eLearning became a buzz in Jamaica almost a decade ago, and the government of Jamaica at that time, aggressively entered this platform by ensuring internet service availability to most schools.
Where possible, teachers were trained in the use of basic access and interactions of computers (desktops and laptops) and their soft wares.
Finally, the revision of the public school curriculum to emphasize a student-centered approach which involved not just using technology to present content but rather to use the technology to engage students in practice. This propelled the Tablets in Schools project in 2014 which is part of a larger picture of our 2030 Vision for the country.
In retrospect, we have made some strides but are way behind in the practical sense, primarily due to lack of resources. Some of these resources are as basic as consistent and stable electricity and internet (high speed fiber optics) in schools.
Further, our culture, similar to others in first world countries, depending on geographical location and vision of the government, tend to accept face to face delivery of content (knowledge and skills) as the “gold standard” of teaching and learning.
Whilst those of us lifelong learners are exposed and continue to engage actively in this global phenomenon, we are forced to live within our limitations based on our realities in the schools or institutions we lead and or teach. Since the Covid-19 pandemic, I began rethinking my original worldview of the theory that is responsible for initiating and bolstering the eLearning paradigm.
I came across Connectivism a few years ago when I read an article that linked connectivism to Facebook (one of the most popular social networking sites in the world). Essentially, connectivism endorses complex thinking, promotes sharing, as well as connects learning with digital technology.
This caused me to dive deep into my imagination to purport my predictions for connectivism and its evolution. So, I have listed below some aspects of eLearning that I believe will remain constant five years from now and aspects that will change or be trending may be, but not limited to the following:
Constant (Higher Education predictions)
- Fast-paced evolution of electronic and mobile learning
- Improvements in access to devices that impacts learning
- Less human interaction and or socialization (physical contact)
- Increase dominance of artificial intelligence and virtual reality
- A blended approach in delivering content being the “traditional” means of teaching and learning in physical classrooms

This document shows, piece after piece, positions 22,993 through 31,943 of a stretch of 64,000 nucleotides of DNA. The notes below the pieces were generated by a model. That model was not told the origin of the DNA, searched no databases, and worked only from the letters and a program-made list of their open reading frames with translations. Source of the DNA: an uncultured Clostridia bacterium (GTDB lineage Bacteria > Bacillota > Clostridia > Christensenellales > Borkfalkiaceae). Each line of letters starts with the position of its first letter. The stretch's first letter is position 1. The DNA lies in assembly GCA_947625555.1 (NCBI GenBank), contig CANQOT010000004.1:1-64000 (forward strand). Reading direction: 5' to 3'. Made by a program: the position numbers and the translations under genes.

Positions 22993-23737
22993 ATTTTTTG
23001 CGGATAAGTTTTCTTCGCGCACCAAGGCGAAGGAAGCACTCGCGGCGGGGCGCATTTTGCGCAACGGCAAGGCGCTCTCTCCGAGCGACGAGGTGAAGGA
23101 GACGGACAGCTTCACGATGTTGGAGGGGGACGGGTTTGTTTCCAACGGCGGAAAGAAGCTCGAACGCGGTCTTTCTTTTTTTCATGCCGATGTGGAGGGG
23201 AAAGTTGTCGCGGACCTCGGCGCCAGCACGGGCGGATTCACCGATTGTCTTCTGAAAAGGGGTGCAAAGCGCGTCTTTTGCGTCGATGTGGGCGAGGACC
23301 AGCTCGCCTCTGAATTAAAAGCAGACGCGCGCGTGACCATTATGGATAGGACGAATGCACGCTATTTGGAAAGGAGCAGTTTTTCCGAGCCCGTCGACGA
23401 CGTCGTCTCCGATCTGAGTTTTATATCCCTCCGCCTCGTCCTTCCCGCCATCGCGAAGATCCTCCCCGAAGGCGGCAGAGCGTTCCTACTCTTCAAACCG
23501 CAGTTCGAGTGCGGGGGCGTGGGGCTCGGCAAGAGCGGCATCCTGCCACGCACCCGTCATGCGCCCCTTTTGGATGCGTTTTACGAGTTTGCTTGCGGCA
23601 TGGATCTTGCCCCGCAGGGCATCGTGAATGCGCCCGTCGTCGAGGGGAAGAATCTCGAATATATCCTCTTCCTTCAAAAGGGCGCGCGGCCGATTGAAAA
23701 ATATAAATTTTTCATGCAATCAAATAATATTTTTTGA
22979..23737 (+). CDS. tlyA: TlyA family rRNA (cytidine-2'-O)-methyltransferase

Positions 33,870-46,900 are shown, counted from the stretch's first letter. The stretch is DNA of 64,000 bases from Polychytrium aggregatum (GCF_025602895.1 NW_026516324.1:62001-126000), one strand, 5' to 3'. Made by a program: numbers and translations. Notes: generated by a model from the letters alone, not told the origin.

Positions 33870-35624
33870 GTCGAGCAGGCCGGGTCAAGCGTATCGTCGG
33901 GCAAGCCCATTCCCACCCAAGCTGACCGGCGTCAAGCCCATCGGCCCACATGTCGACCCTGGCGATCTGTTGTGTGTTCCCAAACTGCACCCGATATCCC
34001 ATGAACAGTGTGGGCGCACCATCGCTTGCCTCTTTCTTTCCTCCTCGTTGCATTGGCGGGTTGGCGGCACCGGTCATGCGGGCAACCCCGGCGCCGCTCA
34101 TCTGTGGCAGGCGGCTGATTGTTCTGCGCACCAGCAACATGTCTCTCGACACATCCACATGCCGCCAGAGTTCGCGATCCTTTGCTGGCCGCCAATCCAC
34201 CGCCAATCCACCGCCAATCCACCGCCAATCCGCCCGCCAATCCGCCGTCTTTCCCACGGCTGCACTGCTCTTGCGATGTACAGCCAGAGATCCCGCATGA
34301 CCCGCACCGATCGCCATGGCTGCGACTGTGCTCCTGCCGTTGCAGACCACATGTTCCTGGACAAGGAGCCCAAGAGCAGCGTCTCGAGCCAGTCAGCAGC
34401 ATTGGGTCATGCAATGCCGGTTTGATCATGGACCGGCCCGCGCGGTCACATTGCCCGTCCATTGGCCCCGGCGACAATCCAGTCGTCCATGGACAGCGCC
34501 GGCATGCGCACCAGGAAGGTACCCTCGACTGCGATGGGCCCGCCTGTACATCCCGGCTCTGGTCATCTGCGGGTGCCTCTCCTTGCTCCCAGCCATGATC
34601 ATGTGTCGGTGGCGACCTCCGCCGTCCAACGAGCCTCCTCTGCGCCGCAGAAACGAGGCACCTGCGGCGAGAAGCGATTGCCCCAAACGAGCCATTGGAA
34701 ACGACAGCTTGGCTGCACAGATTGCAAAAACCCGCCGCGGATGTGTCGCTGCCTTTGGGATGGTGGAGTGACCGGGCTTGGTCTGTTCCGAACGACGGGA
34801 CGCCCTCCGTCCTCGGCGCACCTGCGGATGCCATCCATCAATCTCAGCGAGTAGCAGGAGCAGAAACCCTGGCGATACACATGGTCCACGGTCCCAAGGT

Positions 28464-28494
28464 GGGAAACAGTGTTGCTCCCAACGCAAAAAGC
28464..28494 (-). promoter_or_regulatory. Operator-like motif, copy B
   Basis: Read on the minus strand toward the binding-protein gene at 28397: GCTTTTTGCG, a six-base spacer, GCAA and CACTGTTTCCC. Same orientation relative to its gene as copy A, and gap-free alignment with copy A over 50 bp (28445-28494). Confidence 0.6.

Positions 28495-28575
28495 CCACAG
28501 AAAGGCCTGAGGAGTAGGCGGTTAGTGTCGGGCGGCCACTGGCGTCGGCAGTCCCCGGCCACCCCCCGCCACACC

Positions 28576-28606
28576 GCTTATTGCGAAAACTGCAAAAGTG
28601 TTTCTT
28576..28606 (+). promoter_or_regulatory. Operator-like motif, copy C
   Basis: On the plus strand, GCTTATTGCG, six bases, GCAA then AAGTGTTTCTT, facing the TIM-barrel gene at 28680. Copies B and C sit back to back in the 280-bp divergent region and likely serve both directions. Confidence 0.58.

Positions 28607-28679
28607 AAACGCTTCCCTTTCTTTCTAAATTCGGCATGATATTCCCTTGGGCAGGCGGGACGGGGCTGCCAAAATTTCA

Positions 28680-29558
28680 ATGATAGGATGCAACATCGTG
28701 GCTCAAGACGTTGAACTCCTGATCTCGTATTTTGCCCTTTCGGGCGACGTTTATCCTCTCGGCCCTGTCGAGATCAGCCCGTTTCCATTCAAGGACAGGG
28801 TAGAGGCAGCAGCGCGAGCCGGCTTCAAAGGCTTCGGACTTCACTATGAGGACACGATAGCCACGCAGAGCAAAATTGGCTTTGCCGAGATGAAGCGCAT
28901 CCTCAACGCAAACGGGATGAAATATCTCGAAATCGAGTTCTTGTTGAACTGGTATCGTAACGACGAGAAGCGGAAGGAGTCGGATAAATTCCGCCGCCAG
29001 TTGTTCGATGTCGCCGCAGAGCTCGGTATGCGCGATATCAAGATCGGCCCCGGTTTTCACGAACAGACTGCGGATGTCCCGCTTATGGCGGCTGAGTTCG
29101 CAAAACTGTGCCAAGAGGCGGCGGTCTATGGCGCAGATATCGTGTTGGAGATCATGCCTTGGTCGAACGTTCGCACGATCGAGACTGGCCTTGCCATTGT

- Steady increase in online learning platforms (MOOCs)
- Promotion of gamification for adult learners
Change (Higher Education predictions)
- Traditional credit system in higher education to Continuing Education (CE) using credit-hours in cryptocurrencies
- Value-based accreditation (deflation of the price of CE credit).
Essentially, from my personal Jamaican educator/leadership perspective, my imagination is always a preview of coming attractions, similar to Einstein’s quote. In the grand scheme of things, I see technology as the ideological hegemony of modern society.
Albeit higher education, business, or even the cusp of the fourth industrial revolution, I am now reimagining how eLearning and or m-Learning (micro-learning) is shaping or can shape the very core of how we view the social paradigm with technology being the dominant paradigm. In the ecosystem, I am a catalyst. I evaluate economy versus effectiveness; virtual versus what is real; anonymity versus being personally committed in the eLearning space.
eLearning and Self-directed Learning
Our platform perspective may be rooted in a constructivism approach where people construct their own understanding and knowledge of the world, through experiencing things and reflecting on those experiences. It can also be a perspective where learning and knowledge rest in diversity of opinion.
To apply these theories, we must ask questions, explore ideas, and assess what we know and network or integrate them to shape our local realities and context. Technology can and should allow people to learn on demand as it has redefined the learning experience (in and out of the classroom) especially by using multiple learning resources. Further, educators or users can and should understand the benefits of technology to create greater support for all learners through the use of technology.
I am for disruptive technology or disruptive eLearning! This means having the mindset to do things differently. How do we radically shift our perspectives to shape the future of learning? How can we merge the self-directing concept with the e-learning and m-learning paradigms to assist the at risk and disenfranchised youths in Jamaica? Curriculum developers are poised to integrate the theories (andragogy, constructivism, and connectivism) with our local realities through a shared vision, serious investment, and the commitment of our government for a better Jamaica land we love!
Until next time....
Davia D. Ramgeet, Ed.D.
- Countries: Jamaica